We’re excited to share the topic and questions for this week’s #HITsm chat happening Friday, 9/28 at Noon ET (9 AM PT). This week’s chat will be hosted by Niko Skievaski @niko_ski from @redox.

In her opening remarks at the 2nd ONC Interoperability Forum, Centers for Medicaid and Medicare (CMS) Administrator Seema Verma set the goal of eliminating the use of fax machines in healthcare by 2020. It’s true – fax is still the most common form of communication among providers for transmission of medical records, test results, instructions, and treatment regimens all thanks to its insusceptibility to hacking. While the rest of the world is embracing digitalization and the benefits it has brought us, healthcare seemed a bit reluctant about moving on. Fax or other paper-based records are largely inconvenient and created barriers to information exchange.

In the era of artificial intelligence and machine learning, we’re generating data in an unbelievable speed – more information to process, exchange and analyze, posing bigger challenges for snail-paced interoperability progress. Tech giants see this lack of interoperability as a perfect opportunity to enter healthcare and disrupt the “broken” industry. Apple Health is promoting open API for iOS users to own their health data; Amazon’s working with multiple healthcare organizations to build its own system; and the recent interoperability pledge by the six big companies is set to transform healthcare data infrastructure.

Coming from an outsider perspective, these companies are familiar with the user authorization approach. When you sign in to an app with your Google account, you’ll be asked to grant the app access to your information through an authentication protocol called OAuth 2.0. Ideally, this is the vision for healthcare data use in the future.

But the existing healthcare data infrastructure, in the meantime, is drastically different from the one these tech giants are familiar with. Perhaps a more realistic, pragmatic approach is to work with the established stakeholders in healthcare, particularly the big EHR vendors, instead of bringing in a whole new system to solve interoperability.

Join us for this week’s #HITsm chat to discuss interoperability’s impact on technology adoption in healthcare and share your opinions on what stakeholders need to do to improve interoperability and accelerate technology adoption.

Topics for this week’s #HITsm Chat:
T1: What are the biggest barriers to technology adoption in healthcare? #HITsm

T2: Is interoperability more challenging now with more data generated by technologies such as AI? #HITsm

T3: Will patient-authorized API access bring fundamental changes to interoperability? #HITsm

T4: How will tech giants’ move into healthcare impact interoperability? #HITsm

T5: What needs to be done by the established stakeholders in healthcare, e.g. EHR vendors, to solve interoperability? #HITsm

Bonus: What do you want as a patient when it comes to interoperability? #HITsm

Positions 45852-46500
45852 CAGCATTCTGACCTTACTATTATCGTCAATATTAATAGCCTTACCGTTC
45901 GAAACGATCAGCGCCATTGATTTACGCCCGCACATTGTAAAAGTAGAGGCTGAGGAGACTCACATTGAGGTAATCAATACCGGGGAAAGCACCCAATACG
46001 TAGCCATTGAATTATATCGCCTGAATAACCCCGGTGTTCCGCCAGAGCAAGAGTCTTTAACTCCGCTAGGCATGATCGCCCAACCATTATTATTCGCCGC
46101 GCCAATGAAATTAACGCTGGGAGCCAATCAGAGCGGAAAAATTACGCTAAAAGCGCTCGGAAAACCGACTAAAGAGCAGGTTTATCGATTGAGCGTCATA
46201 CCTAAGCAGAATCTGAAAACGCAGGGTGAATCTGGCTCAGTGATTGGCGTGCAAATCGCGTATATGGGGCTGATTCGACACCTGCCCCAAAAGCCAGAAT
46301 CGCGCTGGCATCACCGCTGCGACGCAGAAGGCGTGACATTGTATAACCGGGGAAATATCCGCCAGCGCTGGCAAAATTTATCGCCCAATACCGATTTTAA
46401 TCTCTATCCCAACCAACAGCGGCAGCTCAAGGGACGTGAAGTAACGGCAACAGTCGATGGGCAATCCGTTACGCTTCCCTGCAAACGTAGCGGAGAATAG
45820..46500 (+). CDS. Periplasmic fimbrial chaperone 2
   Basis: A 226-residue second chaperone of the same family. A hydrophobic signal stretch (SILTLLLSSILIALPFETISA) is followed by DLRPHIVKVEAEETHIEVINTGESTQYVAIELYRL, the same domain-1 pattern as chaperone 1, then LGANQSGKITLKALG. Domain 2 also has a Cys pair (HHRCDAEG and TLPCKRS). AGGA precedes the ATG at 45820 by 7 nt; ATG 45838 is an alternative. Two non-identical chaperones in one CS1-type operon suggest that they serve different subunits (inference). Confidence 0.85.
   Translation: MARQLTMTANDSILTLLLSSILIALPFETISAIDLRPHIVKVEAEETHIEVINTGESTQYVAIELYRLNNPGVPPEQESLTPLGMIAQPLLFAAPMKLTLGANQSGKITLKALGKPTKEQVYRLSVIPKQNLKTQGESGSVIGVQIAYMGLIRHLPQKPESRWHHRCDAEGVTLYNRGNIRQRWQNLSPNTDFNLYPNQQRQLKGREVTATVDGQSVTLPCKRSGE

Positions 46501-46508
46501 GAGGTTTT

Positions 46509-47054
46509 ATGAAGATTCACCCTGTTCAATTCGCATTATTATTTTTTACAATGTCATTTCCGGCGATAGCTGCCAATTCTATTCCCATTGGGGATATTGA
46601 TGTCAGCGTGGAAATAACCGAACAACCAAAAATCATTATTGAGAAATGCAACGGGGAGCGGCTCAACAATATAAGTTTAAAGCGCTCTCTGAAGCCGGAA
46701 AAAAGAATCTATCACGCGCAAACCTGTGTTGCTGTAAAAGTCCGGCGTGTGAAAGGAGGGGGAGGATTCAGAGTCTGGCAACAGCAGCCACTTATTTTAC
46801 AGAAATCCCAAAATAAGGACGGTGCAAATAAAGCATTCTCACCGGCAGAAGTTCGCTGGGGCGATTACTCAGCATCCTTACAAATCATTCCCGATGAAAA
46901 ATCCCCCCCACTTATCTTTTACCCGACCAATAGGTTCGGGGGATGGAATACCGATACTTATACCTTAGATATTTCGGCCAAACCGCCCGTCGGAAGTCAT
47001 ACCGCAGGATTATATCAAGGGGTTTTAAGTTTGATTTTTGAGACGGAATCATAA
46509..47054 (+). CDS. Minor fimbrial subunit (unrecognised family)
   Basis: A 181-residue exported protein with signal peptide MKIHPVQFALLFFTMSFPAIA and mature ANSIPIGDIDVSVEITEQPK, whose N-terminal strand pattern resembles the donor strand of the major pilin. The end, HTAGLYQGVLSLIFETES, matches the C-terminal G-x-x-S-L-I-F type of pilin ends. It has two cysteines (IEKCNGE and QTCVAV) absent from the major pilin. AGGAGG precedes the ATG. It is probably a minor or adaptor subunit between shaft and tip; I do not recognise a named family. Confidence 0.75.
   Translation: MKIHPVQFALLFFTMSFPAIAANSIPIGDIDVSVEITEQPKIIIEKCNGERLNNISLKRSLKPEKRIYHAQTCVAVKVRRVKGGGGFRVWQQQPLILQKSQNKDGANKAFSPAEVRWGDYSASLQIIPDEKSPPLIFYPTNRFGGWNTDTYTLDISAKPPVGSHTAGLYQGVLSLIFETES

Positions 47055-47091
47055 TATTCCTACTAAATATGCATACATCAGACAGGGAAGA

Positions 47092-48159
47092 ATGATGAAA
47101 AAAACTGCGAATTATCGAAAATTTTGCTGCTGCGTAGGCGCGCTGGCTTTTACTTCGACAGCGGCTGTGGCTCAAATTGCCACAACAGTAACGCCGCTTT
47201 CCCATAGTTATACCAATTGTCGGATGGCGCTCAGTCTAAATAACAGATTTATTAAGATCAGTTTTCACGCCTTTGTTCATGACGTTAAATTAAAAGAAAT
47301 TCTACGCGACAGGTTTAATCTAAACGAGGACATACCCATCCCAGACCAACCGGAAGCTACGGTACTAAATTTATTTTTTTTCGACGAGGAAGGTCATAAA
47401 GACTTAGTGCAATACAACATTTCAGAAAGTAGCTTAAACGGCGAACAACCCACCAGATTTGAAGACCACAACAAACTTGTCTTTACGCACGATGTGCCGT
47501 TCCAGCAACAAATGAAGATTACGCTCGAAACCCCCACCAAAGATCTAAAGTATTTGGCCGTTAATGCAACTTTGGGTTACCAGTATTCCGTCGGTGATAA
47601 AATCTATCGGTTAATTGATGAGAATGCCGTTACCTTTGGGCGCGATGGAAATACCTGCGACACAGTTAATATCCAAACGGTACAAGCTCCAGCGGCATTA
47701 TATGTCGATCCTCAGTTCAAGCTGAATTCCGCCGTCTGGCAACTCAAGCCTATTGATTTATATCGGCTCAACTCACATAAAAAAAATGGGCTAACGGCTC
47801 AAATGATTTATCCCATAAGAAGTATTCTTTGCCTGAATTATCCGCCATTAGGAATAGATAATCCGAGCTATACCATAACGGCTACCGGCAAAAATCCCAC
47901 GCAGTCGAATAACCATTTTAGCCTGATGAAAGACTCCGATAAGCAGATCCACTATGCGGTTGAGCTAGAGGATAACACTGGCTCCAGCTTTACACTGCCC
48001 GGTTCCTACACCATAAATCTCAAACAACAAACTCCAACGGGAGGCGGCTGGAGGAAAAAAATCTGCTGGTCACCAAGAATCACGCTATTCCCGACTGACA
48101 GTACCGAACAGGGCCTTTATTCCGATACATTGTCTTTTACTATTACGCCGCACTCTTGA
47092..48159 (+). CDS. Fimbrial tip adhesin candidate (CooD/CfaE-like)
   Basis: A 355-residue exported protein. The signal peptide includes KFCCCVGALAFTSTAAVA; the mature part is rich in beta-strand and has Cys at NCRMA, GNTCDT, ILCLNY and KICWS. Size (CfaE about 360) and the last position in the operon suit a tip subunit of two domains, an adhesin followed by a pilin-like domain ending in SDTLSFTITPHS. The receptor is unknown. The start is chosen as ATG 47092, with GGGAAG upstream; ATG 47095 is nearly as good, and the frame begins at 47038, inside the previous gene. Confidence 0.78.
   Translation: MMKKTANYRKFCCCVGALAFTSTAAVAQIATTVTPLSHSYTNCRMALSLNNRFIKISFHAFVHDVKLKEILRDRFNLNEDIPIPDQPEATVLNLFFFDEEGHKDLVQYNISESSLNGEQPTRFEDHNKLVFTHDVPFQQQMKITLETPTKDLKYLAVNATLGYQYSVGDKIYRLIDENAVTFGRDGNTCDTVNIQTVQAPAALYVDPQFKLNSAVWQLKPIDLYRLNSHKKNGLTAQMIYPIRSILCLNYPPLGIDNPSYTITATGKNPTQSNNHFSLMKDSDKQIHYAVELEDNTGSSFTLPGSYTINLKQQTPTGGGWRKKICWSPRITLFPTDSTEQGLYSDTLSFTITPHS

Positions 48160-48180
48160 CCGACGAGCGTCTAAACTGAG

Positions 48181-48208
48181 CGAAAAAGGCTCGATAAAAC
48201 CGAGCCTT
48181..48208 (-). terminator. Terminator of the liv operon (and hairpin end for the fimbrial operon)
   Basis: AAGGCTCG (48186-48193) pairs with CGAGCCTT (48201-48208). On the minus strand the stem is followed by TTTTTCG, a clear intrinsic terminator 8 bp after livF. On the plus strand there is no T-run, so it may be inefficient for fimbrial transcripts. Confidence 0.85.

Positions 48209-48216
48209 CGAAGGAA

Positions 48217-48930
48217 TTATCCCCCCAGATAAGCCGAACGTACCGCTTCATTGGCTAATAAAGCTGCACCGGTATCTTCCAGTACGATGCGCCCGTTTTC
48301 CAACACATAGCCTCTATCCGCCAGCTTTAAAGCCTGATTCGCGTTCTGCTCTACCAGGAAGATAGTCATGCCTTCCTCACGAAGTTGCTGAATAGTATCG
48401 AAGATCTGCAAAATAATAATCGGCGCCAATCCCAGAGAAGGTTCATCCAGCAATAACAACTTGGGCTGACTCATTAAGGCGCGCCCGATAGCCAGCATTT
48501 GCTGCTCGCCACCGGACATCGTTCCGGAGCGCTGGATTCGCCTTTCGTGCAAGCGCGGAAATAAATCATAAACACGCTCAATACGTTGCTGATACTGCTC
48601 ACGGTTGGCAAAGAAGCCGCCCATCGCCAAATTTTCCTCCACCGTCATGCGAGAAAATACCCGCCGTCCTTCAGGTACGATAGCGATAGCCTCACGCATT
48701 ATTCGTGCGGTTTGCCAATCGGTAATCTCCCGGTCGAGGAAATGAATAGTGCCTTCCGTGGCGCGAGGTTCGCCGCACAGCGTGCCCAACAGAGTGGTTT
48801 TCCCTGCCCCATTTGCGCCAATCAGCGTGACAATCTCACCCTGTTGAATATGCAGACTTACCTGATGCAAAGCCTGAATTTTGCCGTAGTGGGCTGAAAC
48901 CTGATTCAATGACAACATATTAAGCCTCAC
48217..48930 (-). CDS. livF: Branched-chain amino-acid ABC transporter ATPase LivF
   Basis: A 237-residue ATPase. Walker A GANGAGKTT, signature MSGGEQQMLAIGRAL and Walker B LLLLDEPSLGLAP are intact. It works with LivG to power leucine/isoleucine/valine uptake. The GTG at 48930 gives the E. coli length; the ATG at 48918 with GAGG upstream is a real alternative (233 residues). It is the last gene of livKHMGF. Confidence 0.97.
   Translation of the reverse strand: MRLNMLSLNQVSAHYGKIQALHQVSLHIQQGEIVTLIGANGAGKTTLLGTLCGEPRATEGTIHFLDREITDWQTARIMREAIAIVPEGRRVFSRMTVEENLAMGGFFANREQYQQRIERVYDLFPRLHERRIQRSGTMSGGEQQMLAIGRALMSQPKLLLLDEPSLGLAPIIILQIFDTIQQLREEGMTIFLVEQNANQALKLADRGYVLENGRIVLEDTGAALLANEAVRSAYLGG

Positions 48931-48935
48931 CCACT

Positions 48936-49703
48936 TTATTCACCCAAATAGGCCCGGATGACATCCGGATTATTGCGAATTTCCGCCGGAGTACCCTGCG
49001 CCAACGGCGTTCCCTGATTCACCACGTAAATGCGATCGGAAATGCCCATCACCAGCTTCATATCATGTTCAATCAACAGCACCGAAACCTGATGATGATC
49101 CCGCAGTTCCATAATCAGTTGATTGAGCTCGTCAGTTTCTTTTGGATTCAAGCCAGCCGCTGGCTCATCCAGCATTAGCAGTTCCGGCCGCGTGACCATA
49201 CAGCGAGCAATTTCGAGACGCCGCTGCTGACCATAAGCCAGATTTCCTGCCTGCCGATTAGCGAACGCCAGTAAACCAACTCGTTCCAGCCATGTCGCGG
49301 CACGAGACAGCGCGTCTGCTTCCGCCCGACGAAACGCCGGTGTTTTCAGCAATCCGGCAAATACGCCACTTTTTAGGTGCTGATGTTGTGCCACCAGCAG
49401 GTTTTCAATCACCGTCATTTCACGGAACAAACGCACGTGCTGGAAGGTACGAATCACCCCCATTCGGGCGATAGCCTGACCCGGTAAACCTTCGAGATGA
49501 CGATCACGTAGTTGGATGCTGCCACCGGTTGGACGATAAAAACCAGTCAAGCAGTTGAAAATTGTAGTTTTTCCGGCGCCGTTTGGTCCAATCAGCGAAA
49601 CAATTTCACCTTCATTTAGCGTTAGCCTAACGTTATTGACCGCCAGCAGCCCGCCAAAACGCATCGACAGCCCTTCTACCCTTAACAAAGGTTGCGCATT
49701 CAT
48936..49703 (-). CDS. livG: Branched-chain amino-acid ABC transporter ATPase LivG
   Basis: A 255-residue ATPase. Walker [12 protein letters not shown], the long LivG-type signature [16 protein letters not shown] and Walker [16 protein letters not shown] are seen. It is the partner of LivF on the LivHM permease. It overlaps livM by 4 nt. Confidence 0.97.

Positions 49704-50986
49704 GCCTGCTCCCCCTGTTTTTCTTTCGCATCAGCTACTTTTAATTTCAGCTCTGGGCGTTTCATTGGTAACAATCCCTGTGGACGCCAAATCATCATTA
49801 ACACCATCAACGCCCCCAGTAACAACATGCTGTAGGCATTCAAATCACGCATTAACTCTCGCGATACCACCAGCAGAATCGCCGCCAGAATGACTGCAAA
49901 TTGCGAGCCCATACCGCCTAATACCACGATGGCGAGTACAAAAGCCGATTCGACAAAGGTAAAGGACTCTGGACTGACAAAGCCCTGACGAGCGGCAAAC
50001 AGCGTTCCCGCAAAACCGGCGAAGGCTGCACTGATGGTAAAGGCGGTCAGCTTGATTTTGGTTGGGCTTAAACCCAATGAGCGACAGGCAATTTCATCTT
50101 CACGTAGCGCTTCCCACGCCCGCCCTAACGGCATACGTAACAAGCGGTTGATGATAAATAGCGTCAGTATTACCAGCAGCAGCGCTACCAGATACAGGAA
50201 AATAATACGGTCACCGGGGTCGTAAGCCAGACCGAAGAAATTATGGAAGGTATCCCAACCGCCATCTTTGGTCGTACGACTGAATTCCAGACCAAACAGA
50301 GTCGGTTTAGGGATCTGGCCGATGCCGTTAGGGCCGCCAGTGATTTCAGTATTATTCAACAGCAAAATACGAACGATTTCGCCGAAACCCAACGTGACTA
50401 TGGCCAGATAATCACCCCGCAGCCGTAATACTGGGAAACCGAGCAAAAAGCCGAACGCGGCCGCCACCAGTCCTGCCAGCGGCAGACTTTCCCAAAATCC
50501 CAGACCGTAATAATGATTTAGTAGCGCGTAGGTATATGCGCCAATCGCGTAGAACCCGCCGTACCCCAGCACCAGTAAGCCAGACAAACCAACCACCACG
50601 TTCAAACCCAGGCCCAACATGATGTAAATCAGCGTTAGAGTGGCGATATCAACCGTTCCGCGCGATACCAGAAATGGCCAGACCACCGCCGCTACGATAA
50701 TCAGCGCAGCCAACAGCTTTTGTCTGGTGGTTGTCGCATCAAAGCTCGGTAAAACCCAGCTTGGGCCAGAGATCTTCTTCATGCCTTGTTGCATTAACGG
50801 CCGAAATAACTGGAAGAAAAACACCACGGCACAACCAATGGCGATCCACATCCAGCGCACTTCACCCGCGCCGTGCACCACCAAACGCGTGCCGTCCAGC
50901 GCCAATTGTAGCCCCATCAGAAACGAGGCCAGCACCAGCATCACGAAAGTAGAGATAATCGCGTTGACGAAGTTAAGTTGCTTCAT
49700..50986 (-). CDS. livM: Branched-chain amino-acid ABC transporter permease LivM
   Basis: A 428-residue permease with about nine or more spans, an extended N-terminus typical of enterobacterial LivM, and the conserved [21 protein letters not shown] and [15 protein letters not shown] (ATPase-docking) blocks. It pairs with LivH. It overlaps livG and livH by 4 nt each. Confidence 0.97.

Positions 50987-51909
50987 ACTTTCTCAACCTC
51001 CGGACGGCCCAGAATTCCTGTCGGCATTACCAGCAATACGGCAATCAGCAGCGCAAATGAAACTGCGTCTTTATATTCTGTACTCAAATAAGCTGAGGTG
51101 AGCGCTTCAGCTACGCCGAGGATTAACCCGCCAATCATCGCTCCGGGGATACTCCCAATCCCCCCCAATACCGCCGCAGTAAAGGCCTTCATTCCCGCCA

Upcoming #HITsm Chat Schedule
10/5 – Medication Compliance & Drug Monitoring
Hosted by Joy Rios (@askjoyrios) and Robin Roberts (@rrobertsehealth)

10/12 – TBD
Hosted by Janet Kennedy (@getsocialhealth) and Carol Bush (@TheSocialNurse) from the Healthcare Marketing Network

We look forward to learning from the #HITsm community! As always, let us know if you’d like to host a future #HITsm chat or if you know someone you think we should invite to host.

If you’re searching for the latest #HITsm chat, you can always find the latest #HITsm chat and schedule of chats here.

Going from Paper-Based Consents to eConsents in Healthcare

Posted on September 24, 2018 I Written By

John Lynn is the Founder of the HealthcareScene.com blog network which currently consists of 10 blogs containing over 8000 articles with John having written over 4000 of the articles himself. These EMR and Healthcare IT related articles have been viewed over 16 million times. John also manages Healthcare IT Central and Healthcare IT Today, the leading career Health IT job board and blog. John is co-founder of InfluentialNetworks.com and Physia.com. John is highly involved in social media, and in addition to his blogs can also be found on Twitter: @techguy and @ehrandhit and LinkedIn.

For years we’d talk about the “paperless office” that would be created by the adoption of EHR software. Years later, that paperless office still doesn’t exist. One of the big reasons this hasn’t come to fruition is because EHRs can print massive reams of paper with the click of the button. Another reason the paperless office still alludes us is paper-based consents.

For years, there wasn’t a good way to replace paper-based consents with eConsents. However, that’s not the case today. To help us move towards the paperless office and to learn about adoption of eConsents in healthcare, I interviewed Robin McKee, MS, RN, Director of Clinical Informatics Solutions at FormFast. In this interview, Robin offers a lot of great insights into consents in healthcare and the value of healthcare organizations moving towards eConsents.

What are the main reasons people are still doing paper-based consents?

I see two big reasons for this. First, it’s a case of “it’s what we’ve always done.” When EHRs were first implemented, mobile was not a part of the strategy. This meant that getting a consent in front of a patient still meant paper and a clipboard. Today, the informed consent workflow is difficult if you don’t have a mobile solution.